The most interesting arbitration cases of 2014

In these January doldrums, the big stories are about waiting for Masahiro Tanaka, Alex Rodriguez pondering if he should add Crane, Poole, and Schmidt to his legal team, and the woeful interaction between Derek Holland, a dog, and stairs. Nestled among these powerhouses of content generation are a few arbitration settlements. As winter inches towards spring, that trickle will become a torrent until there are just a few cases left to go to arbitration.

As of this writing, Dayan Viciedo holds the high score with a $2.8 million settlement. But soon there will be records set. What follows is a preview of some high-profile cases. A big hat tip to Matt Swartz of MLB Trade Rumors (and occasional THT contributor). All salary projections are his.

Atlanta Braves v. Craig Kimbrel

Kimbrel won’t be the highest paid arbitration athlete, but his case is far and away the most interesting. This is his first dance through arbitration and he’s primed for a big payday.

Swartz has developed a model that accurately predicts arbitration settlement values. Kimbrel broke that model. Simply put, there’s never been a reliever who has done what Kimbrel has done. I highly encourage you to read Swartz’s article on the subject. He even splices some genes to create a “mutant super-closer.” Kimbrel easily bested that closer chimera.

Kimbrel’s three-season string of dominance isn’t just historic among arbitration eligible pitchers; it’s plain historic. I created a list of all pitcher seasons since 1970 that included a strikeout rate above 35 percent, a walk rate below 12.5 percent, and an ERA below 2.25. That returned 22 results and 17 distinct names. Kimbrel appears three times (the numbers were a bit cherry-picked to ensure that). Despite being in the league only three-plus seasons, Kimbrel is the only pitcher to appear on that list three times. For comparison, Mariano Rivera never managed the strikeout rate to qualify.

I repeated the exercise for an FIP below 2.00 and an ERA below 2.25. That returned a slightly longer list of 39 seasons. Rivera appeared once. Kimbrel was the only pitcher to appear three times.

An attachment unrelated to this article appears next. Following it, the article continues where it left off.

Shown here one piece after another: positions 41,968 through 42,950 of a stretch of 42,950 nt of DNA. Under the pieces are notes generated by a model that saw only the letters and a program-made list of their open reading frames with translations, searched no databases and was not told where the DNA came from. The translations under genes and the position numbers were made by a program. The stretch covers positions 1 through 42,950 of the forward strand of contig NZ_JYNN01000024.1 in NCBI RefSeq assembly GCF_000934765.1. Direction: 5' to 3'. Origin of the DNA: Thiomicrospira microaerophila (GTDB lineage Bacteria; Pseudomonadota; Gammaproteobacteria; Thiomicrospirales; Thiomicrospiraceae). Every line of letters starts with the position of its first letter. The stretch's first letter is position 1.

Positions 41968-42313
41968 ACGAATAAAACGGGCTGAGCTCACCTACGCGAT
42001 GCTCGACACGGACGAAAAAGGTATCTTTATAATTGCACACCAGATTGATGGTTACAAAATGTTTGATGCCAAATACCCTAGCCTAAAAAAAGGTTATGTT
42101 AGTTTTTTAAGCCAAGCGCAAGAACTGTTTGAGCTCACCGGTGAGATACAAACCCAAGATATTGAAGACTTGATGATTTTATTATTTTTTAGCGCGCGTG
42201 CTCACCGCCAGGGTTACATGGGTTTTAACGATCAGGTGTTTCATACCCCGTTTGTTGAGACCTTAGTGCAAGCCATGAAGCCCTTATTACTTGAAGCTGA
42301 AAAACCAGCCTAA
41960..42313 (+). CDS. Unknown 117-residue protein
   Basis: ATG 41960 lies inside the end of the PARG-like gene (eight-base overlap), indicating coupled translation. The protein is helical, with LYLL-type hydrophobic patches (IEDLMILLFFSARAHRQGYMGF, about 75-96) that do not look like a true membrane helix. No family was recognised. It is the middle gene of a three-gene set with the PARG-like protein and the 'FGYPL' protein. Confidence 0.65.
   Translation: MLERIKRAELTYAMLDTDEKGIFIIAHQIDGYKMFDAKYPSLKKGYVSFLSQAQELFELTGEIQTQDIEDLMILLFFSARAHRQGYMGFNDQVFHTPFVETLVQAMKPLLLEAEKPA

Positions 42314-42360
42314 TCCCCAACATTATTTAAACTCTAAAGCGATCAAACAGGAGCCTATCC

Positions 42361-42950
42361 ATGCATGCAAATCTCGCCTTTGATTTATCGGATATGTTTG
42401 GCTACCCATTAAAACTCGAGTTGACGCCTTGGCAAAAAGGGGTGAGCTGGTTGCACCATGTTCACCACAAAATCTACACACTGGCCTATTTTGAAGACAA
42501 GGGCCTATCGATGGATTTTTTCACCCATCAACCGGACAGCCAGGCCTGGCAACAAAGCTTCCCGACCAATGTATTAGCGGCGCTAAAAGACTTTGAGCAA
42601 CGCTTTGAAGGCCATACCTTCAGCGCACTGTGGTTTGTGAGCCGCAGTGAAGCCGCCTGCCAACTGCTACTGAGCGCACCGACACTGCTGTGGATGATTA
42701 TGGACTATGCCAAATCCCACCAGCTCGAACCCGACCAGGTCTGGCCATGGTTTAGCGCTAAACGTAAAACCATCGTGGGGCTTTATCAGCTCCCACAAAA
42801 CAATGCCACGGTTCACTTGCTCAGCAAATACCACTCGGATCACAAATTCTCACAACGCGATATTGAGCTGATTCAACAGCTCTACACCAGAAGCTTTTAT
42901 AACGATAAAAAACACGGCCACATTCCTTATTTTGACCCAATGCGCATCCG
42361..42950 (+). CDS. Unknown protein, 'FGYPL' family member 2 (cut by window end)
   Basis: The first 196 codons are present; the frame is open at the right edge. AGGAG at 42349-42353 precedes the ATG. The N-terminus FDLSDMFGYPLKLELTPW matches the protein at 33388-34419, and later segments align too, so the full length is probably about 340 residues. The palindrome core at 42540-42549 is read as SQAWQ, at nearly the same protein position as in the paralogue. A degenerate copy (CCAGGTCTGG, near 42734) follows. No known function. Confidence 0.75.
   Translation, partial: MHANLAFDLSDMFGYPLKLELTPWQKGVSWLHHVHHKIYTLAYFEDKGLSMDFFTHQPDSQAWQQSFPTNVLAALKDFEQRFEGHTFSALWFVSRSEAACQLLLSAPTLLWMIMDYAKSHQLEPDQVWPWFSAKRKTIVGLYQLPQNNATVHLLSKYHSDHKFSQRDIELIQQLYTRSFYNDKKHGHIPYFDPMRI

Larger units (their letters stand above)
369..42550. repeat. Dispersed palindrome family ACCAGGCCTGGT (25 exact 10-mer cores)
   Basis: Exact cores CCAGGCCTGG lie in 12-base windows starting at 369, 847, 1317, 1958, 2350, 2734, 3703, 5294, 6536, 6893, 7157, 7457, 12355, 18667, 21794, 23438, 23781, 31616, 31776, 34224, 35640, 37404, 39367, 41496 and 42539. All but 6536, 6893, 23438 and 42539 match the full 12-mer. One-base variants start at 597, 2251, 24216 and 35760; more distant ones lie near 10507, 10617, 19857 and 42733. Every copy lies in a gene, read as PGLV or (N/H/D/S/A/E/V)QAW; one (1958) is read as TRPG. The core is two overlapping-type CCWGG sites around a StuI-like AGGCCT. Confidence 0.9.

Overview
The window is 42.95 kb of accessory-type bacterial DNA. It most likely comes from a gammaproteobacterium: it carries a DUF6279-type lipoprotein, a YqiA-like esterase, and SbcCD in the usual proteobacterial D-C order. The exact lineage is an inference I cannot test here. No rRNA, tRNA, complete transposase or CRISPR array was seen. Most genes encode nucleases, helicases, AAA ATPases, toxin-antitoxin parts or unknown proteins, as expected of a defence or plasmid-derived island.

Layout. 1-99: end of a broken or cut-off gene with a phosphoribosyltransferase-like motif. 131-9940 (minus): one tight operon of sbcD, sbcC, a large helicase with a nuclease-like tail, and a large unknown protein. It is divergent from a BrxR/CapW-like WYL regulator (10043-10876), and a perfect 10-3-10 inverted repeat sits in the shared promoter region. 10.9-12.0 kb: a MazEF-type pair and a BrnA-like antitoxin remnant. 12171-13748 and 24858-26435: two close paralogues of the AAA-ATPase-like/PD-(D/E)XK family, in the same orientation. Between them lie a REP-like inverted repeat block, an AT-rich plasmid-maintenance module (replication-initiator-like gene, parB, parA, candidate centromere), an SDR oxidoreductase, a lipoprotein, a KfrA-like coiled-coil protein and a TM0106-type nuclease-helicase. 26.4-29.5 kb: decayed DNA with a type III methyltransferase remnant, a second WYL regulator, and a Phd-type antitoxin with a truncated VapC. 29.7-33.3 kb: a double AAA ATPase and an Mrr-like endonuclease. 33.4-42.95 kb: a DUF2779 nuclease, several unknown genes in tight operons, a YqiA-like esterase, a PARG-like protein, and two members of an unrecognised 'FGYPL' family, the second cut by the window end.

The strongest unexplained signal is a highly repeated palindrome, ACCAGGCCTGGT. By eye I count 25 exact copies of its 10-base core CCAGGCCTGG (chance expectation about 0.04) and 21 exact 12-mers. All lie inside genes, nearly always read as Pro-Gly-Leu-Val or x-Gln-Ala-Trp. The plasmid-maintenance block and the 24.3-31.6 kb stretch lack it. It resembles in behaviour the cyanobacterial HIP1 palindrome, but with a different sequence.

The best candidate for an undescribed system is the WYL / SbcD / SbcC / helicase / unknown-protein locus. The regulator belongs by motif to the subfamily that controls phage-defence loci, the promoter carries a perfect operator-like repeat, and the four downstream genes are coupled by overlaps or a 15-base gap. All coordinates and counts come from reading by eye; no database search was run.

Arbitration doesn’t typically use fancy stats like FIP, so here are the numbers that will be considered. Again, these are quite unprecedented in baseball history.
{exp:list_maker}227.1 innings pitched
381 strikeouts
139 saves
1.39 ERA {/exp:list_maker}
From Swartz’s article, his original model projected a $10.2 million payout for Kimbrel, which would eclipse the $10 million payout Ryan Howard received in his first spin through arbitration. Swartz has revised his projection to $7.25 million using what he calls the Kimbrel Rule, which recognizes that arbitrators are unlikely to break major league records by obscene amounts. If baseball fans are lucky, we’ll at least get to see the figures each side submits, if not see this case decided by an arbitrator.

Los Angeles Dodgers v. Clayton Kershaw

Since his debut as a 20-year-old in 2008, Kershaw has been a stupendously excellent starting pitcher. He’s not quite the starter analog of Kimbrel, but it’s close. Kershaw is arguably the best active starting pitcher, and while he isn’t Greg Maddux, he’s not too far off that epic pace. He’s actually outperformed Maddux through his age 25 season, although many pitchers can claim that distinction. It’s surviving the next 17 seasons that usually proves to be a real challenge.

With starting pitchers, the most important numbers in arbitration are wins and innings pitched. ERA and strikeouts are considered, but those stats don’t carry the same weight. Kershaw’s 16 wins last season will help him earn a good chunk of money this offseason, but it’s his 235 innings pitched and 1.83 ERA that will seal the deal.

This is Kershaw’s final arbitration season. He’s projected to get a raise from $11 million to the neighborhood of $18-19 million.

Florida Marlins v. Giancarlo Stanton

Stanton is the most interesting position player to enter arbitration for the first time. He’s bashed 117 home runs in his short career and drove in 294 runs. That falls well short of the 129 home runs and 353 RBIs posted by Howard, so Stanton won’t be setting any records.

As with pitchers, playing time is important in arbitration, as measured by games played and at-bats. So while Stanton’s home runs and RBIs point toward a reward that is perhaps a million or two short of Howard’s $10 million payout, his time on the disabled list could hamper that outcome. He played just 116 games last season and never more than 150. Swartz predicts a payout of $4-6 million based on the shortfalls in playing time. Keep in mind, Howard also had a Rookie of the Year and MVP to his name when he reached arbitration.

Baltimore Orioles v. Chris Davis

If Stanton is the most interesting first-time eligible position player, Davis might be the most interesting overall. This is his second time through arbitration, and he earned $3.3 million last season. Davis’ superlative season guarantees a large raise on that figure.

Davis mashed 53 home runs and drove in 138 runs while playing 160 games. The largest raise to an arbitration-eligible position player was the $5.65 million earned by Jacoby Ellsbury in 2012. Ellsbury was coming off an even crazier season, so Davis might not see quite as large a raise. Then again, since arbitration is so focused on home runs, RBIs, and plate appearances, it’s possible he eclipses that record.

Atlanta Braves v. Freddie Freeman and Jason Heyward